E.U. Fines Google €2.4bn Over Abuse of Search Dominance ft.com

Rochelle Toplensky, Financial Times:

The European Commission ended its seven-year competition investigation on Tuesday, concluding that the search group had abused its near-monopoly in online search to “give illegal advantage” to its own shopping service.

Margrethe Vestager, the EU’s competition commissioner, said Google “denied other companies the chance to compete” and left consumers without “genuine choice”.

“Google’s strategy for its comparison shopping service wasn’t just about attracting customers by making its product better than those of its rivals. Instead, Google abused its market dominance as a search engine by promoting its own comparison shopping service in its search results and demoting those of competitors. What Google has done is illegal under EU antitrust rules.”

The fine levied against Google — technically, I think, against Alphabet — is record-breaking for the European Union. Rani Molla, Recode:

How big? Well, it’s more than twice as big as the next biggest fine against Intel in 2009. Google, one of the world’s most valuable companies, posted $5.4 billion in profit on $24.7 billion in revenue in the first quarter of this year.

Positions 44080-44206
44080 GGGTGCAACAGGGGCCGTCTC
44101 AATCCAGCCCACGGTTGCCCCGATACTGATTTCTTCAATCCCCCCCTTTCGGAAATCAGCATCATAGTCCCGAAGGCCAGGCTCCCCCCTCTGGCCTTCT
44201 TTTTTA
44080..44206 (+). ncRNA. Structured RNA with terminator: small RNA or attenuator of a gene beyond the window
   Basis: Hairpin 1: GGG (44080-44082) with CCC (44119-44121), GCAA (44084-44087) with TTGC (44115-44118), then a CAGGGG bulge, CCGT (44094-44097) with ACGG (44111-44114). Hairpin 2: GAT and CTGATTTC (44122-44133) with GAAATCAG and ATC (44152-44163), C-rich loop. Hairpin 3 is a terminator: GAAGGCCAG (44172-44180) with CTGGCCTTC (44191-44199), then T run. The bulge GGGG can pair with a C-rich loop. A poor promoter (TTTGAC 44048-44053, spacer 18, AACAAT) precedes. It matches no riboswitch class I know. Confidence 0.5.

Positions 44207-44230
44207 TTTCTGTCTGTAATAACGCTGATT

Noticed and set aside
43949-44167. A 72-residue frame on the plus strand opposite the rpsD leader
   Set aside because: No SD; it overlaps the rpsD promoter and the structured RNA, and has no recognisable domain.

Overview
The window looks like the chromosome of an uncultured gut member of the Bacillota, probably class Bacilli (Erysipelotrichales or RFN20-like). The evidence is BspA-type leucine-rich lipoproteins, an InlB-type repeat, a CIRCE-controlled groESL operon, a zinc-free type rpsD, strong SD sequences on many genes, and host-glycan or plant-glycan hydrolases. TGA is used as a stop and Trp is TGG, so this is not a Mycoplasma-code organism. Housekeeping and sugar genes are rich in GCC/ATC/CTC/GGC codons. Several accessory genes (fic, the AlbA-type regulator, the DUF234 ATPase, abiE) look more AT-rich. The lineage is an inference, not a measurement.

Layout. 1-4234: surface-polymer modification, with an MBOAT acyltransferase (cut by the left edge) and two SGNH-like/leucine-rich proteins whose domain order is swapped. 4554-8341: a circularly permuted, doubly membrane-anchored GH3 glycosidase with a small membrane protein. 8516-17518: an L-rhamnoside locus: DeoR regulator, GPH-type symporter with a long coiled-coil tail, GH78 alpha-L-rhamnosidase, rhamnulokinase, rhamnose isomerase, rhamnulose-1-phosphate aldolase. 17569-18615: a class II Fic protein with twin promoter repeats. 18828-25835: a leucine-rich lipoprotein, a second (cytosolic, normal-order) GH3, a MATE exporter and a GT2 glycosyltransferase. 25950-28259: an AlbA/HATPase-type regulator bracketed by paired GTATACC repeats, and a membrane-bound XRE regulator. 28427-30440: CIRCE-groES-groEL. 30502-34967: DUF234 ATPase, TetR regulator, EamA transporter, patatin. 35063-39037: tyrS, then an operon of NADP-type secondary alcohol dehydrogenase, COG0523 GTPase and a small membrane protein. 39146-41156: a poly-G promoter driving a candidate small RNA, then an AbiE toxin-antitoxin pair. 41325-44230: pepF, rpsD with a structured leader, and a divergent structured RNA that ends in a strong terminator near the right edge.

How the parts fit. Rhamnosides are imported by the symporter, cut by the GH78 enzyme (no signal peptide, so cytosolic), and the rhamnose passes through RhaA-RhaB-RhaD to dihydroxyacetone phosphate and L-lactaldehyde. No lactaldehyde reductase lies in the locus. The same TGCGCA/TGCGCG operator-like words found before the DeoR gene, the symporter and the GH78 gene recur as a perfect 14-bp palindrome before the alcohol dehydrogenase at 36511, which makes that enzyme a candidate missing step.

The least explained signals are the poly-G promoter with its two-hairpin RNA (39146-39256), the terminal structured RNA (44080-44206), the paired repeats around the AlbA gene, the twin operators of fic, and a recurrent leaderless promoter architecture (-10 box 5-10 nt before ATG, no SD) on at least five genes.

Maya Kosoff, Vanity Fair:

Critics have accused Vestager, the competition commissioner and antitrust chief, of unfairly singling out U.S. companies for anti-trust probes. A year ago, the European Commission ordered Apple to repay $14.5 billion in back taxes, plus interest, to the European Union after spending years funneling its profits through an Irish subsidiary in an attempt to lower its tax bill. In May, Vestager fined Facebook 110 million euros for allegedly providing incorrect or misleading information during the commissions’s probe into its acquisition of WhatsApp. That same month, Amazon reached an agreement with Vestager to conclude her commission’s anti-trust investigation into the e-commerce giant’s e-book contracts.

I think reactions painting this as anti-American or anti-Google are missing the point of the E.U.’s decision. This is about reinforcing that companies with monopoly-like market share ought to behave more cautiously than those without. Google may have the most popular search engine on the planet for a justifiable reason, but it’s not a punishment to suggest that that kind of power ought to be treated with an elevated level of care.